A lawyer who helps individuals recoup lost savings after being victimized by cybercrimes, Marc Maisch, warned in a recent interview with the German Die Welt newspaper that a major crime wave is on the horizon in which clever cybercriminals could scam millions of people out of their money with help from AI tools.
He explained: “AI is a great tool, but of course cybercriminals also use it to create phishing emails in order to have ChatGPT write malicious code that can be used immediately. And we haven’t yet talked about deepfakes and voice phishing, i.e., faces and voices are recreated.”
AI voice cloning scams are one concern that has been on the rise lately, with new technology enabling thieves to clone the voices of people they are targeting on social media so they can create fake calls in which they contact the victim's friends or family, impersonating the victim and claiming they are in danger and need money or access to sensitive information right away.
For example, they might find a clip of a teenager’s voice online, such as in one of their TikTok videos; with as little as 3 seconds of footage, they can clone it with AI and make that person’s voice say whatever they want. They can even add emotions such as fear into the voice. They can then call the teen’s parents and claim to need money for some type of emergency like a car accident.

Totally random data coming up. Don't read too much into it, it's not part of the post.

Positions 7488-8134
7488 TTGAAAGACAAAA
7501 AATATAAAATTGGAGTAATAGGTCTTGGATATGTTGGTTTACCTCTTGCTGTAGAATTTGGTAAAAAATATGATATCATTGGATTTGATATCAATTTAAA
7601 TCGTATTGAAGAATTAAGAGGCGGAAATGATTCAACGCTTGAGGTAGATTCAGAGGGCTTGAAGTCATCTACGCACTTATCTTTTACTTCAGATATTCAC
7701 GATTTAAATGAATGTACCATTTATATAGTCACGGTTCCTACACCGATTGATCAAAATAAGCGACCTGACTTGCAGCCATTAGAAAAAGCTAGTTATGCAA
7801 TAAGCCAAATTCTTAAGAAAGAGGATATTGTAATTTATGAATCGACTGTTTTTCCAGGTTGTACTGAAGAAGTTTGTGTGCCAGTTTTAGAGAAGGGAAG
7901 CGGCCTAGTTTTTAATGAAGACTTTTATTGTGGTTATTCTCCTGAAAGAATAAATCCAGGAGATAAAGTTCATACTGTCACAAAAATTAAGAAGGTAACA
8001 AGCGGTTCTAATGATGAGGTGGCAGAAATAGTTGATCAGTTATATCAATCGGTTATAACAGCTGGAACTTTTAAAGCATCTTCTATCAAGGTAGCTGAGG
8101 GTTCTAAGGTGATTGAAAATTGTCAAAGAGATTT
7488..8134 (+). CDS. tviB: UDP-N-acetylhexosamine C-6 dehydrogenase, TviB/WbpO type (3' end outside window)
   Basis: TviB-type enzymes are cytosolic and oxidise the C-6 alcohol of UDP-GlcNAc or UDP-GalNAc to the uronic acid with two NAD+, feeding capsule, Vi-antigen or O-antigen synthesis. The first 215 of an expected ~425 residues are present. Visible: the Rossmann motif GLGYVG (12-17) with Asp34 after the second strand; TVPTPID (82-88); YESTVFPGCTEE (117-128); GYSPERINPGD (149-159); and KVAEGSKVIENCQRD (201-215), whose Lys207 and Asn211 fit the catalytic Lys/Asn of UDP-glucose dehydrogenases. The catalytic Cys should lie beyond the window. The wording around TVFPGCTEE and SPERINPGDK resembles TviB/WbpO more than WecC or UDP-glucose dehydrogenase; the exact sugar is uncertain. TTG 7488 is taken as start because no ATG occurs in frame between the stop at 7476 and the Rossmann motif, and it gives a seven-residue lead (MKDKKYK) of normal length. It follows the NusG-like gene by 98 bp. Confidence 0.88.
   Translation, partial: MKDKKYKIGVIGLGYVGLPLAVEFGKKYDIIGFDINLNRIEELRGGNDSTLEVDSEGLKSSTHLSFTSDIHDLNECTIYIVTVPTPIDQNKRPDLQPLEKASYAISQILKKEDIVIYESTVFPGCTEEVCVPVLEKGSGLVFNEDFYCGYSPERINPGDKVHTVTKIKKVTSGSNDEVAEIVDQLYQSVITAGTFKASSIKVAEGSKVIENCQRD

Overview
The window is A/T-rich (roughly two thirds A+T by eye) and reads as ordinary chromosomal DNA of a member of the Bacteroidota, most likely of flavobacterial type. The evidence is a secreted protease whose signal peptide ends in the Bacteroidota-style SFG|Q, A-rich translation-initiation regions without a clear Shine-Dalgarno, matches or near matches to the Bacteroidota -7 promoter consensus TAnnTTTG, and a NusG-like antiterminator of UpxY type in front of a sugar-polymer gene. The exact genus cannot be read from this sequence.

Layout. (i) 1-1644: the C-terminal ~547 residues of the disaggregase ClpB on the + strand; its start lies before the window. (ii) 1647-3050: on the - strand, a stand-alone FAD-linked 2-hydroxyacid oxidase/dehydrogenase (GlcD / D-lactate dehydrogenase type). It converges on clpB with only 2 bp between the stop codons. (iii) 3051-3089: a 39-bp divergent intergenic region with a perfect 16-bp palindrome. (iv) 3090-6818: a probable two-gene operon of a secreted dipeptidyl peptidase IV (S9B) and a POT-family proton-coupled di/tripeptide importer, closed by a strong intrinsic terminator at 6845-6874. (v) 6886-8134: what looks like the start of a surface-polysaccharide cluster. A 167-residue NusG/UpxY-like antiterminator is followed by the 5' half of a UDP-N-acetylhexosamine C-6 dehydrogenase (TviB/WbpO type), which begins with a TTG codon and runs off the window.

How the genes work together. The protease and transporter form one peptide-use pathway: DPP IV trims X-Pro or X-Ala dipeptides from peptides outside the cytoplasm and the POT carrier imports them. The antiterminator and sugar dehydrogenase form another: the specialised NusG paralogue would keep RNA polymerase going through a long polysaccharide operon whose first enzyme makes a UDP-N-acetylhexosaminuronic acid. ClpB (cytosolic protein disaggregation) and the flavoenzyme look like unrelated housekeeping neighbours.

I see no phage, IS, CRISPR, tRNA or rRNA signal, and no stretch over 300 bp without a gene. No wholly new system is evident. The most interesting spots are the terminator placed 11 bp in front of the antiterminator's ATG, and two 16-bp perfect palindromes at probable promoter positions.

Another approach they might use is deploying AI-generated code to steal people’s personal information or hack a significant volume of accounts at once. Love scams are also growing in popularity now that AI has made them more practical for thieves to carry out. In the past, a love scammer had to spend a lot of their time focusing on one potential victim, conversing with them and convincing them they are in love with them and then trying to get them to send them money. With AI chatbots, these scams can be automated and carried out at scale, with an endless number of potential victims being targeted at once.
AI can also be used to improve the algorithms criminals use to guess users’ passwords, enabling them to analyze vast password datasets and quickly generate different variations. Deepfakes can also be used to trick people into transferring money to other parties.
The technology is improving so rapidly that it won’t be long before scammers achieve unimaginable levels of sophistication.
“We are currently seeing the start of a revolutionary development in cybercrime. Next year, the year after that, this will have reached a whole new level,” Maisch, who is also a cybercrime expert, added.
He also warned that victims of these crimes have very little recourse given their global nature. He explained how a cybercriminal stole 800,000 euros from one of his clients and the police did not do much about it. Because the perpetrators were in a different country, they would be too difficult to catch in this case and others like it. Many police departments currently lack the expertise to investigate these crimes effectively.
Even though AI is still relatively new and many people don’t fully understand how it works, the public is already very concerned about its potential. A recent Agency Forward survey carried out by Nationwide found that 82 percent of Americans are worried about criminals using AI to steal people’s identities. Unfortunately, as these attacks become more and more sophisticated thanks to the power of AI, there may not be much people can do to protect their money and identity from determined cybercriminals.
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